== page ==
Between 1972 and 1976, Bob Woodward and Carl Bernstein emerged as two of the most famous journalists in America and became forever identified as the reporters who broke the biggest story in American politics. Beginning with the investigation of a "third-rate burglary" of the Democratic National Committee headquarters in the Watergate complex, Woodward and Bernstein uncovered a system of political "dirty tricks" and crimes that eventually led to indictments of forty White House and administration officials, and ultimately to the resignation of President Richard Nixon.
Now available to the public for the first time are Woodward and Bernstein's notes from source interviews, drafts of newspaper stories and books, memos, letters, tape recordings, research materials, and other Watergate papers. These materials document Woodward and Bernstein's four-year partnership telling the story of Watergate in Pulitzer Prize winning articles for The Washington Post, in two best-selling books, All The President's Men and The Final Days, and in the multiple academy award-winning movie of All the President's Men. Purchased by The University of Texas at Austin in 2003, the Woodward and Bernstein Watergate Papers provide students, scholars, and other researchers a unique resource for behind the scenes insight into the journalism, politics, and humanity of Watergate.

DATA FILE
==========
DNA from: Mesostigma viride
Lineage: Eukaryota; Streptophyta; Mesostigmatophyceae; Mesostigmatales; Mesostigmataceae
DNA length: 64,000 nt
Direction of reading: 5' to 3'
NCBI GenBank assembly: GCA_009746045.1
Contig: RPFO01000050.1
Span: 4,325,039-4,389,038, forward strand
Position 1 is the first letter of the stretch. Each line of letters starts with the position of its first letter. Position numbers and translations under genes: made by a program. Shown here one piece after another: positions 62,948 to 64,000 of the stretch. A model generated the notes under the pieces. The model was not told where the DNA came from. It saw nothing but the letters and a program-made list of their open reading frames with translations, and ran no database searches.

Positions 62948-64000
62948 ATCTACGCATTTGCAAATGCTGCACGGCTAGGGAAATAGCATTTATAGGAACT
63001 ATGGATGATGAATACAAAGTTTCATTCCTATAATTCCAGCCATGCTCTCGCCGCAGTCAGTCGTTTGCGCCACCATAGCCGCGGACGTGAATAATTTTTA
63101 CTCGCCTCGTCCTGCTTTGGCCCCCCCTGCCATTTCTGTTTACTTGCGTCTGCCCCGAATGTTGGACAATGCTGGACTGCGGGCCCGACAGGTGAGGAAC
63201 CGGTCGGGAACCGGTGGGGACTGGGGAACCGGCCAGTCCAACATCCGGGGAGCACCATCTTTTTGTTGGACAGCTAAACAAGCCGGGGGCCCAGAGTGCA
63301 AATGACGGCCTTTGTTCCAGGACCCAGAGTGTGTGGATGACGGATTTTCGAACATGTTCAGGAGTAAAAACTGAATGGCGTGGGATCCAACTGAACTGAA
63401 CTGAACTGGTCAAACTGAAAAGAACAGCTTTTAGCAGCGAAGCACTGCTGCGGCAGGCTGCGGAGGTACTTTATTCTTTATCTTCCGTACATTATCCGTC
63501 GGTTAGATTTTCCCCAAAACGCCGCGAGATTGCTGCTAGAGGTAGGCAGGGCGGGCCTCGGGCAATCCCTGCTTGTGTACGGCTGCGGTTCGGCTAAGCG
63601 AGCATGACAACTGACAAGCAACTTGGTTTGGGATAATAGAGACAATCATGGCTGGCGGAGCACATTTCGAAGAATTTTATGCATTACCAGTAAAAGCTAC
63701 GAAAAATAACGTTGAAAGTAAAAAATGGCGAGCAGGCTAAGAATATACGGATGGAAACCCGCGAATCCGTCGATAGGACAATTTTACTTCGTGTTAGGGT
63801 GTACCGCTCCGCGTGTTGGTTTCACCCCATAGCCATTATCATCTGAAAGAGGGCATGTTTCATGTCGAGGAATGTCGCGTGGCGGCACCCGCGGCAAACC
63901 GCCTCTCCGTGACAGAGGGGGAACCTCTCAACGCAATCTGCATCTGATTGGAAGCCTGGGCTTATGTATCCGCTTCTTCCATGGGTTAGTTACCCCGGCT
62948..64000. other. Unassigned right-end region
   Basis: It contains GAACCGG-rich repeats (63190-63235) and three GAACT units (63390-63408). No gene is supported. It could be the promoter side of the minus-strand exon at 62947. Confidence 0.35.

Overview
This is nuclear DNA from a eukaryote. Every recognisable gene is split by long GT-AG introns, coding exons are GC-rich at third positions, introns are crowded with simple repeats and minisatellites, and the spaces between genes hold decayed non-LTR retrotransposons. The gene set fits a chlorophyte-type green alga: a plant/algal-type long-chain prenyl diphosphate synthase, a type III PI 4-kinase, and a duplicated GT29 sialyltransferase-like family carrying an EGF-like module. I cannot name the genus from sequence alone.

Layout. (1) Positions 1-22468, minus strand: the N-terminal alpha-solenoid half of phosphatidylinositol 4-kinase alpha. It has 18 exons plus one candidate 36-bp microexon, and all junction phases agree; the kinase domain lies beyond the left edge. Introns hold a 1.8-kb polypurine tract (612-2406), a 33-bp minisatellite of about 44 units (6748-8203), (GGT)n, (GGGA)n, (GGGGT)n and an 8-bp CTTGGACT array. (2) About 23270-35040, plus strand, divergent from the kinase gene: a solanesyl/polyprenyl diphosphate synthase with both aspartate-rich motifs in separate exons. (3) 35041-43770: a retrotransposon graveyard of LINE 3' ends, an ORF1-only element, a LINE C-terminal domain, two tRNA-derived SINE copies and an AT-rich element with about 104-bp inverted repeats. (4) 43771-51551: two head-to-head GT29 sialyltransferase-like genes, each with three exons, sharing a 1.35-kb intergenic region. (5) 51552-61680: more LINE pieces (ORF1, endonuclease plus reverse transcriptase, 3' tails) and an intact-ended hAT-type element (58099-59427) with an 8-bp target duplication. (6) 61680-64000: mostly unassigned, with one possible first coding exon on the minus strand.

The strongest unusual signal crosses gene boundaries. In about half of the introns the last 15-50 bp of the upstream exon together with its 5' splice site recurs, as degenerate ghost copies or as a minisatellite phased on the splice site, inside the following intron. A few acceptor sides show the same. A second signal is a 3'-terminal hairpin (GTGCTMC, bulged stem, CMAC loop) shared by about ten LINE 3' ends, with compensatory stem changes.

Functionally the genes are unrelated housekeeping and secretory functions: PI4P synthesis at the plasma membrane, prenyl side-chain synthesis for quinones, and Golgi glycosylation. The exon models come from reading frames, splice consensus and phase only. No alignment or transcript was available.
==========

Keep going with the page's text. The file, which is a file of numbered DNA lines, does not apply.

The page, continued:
The Harry Ransom Center's online exhibit of the Woodward and Bernstein Watergate Papers provides a small sample of the materials found in the collection. A full description of all the Woodward and Bernstein papers available at the Center is provided in the online finding aid.Washington Post front page © 1974, The Washington Post.